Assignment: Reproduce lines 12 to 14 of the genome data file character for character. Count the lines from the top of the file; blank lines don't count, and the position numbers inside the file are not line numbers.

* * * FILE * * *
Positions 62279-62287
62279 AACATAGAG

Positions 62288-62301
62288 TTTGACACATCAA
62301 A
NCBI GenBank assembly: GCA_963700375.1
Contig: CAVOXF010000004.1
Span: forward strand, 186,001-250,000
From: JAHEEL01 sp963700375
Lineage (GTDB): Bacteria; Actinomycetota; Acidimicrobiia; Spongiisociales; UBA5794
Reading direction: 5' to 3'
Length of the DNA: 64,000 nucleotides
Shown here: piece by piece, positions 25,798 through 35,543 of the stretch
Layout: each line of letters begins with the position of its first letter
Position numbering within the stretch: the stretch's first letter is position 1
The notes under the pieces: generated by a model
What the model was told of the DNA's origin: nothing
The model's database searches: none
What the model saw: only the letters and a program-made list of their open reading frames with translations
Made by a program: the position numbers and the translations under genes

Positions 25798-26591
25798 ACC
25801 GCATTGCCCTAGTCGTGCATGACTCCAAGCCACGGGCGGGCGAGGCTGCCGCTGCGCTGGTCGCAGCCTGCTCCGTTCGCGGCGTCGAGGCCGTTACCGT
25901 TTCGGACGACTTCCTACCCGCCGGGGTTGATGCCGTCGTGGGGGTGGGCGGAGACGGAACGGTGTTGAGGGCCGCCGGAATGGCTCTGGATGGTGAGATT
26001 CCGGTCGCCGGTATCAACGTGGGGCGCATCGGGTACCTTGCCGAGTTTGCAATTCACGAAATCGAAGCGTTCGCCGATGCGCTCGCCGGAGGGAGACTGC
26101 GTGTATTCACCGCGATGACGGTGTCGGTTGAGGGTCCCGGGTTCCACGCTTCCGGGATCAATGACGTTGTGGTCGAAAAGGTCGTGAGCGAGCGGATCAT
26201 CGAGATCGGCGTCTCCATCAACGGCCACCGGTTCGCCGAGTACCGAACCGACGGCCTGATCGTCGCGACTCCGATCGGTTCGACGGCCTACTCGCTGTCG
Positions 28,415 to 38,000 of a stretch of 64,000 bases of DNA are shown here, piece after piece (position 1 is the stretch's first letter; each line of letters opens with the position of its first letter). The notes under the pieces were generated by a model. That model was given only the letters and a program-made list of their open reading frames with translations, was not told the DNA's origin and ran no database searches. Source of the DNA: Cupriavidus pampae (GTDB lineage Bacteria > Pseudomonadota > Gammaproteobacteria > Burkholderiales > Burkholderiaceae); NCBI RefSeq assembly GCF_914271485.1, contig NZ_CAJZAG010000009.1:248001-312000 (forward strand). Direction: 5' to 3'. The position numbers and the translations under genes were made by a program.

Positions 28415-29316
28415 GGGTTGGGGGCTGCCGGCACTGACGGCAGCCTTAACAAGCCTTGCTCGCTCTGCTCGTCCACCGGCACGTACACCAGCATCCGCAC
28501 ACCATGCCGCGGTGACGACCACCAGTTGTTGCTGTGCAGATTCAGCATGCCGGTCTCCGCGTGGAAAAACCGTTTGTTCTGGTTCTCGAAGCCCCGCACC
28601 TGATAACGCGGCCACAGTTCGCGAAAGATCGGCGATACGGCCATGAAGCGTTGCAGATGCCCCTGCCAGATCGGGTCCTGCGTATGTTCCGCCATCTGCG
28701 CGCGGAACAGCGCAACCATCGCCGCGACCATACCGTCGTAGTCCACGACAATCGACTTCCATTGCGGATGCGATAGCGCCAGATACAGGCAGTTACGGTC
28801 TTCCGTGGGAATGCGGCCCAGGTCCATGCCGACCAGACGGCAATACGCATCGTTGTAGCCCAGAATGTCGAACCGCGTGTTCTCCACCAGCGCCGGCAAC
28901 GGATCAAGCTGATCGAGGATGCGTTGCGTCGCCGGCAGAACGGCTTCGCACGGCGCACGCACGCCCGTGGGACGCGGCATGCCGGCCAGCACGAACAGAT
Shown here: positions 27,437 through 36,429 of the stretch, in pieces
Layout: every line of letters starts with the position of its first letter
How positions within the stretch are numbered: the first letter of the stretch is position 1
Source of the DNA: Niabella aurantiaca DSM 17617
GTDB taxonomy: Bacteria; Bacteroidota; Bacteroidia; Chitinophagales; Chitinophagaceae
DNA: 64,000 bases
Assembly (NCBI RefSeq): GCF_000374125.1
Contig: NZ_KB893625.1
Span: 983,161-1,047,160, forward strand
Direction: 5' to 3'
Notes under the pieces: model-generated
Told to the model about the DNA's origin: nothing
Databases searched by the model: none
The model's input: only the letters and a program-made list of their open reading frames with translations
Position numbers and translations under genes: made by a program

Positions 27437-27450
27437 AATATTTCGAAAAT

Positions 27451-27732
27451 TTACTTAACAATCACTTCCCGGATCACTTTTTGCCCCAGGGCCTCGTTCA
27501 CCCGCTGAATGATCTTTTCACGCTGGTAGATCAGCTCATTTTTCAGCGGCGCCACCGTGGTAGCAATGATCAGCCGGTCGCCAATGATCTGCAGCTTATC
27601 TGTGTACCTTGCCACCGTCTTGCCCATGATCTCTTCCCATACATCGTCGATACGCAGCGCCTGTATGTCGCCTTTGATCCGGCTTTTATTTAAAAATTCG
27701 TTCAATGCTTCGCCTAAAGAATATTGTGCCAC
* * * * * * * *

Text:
Length of the DNA: 64,000 nucleotides
Shown here: piece by piece, positions 25,798 through 35,543 of the stretch
Layout: each line of letters begins with the position of its first letter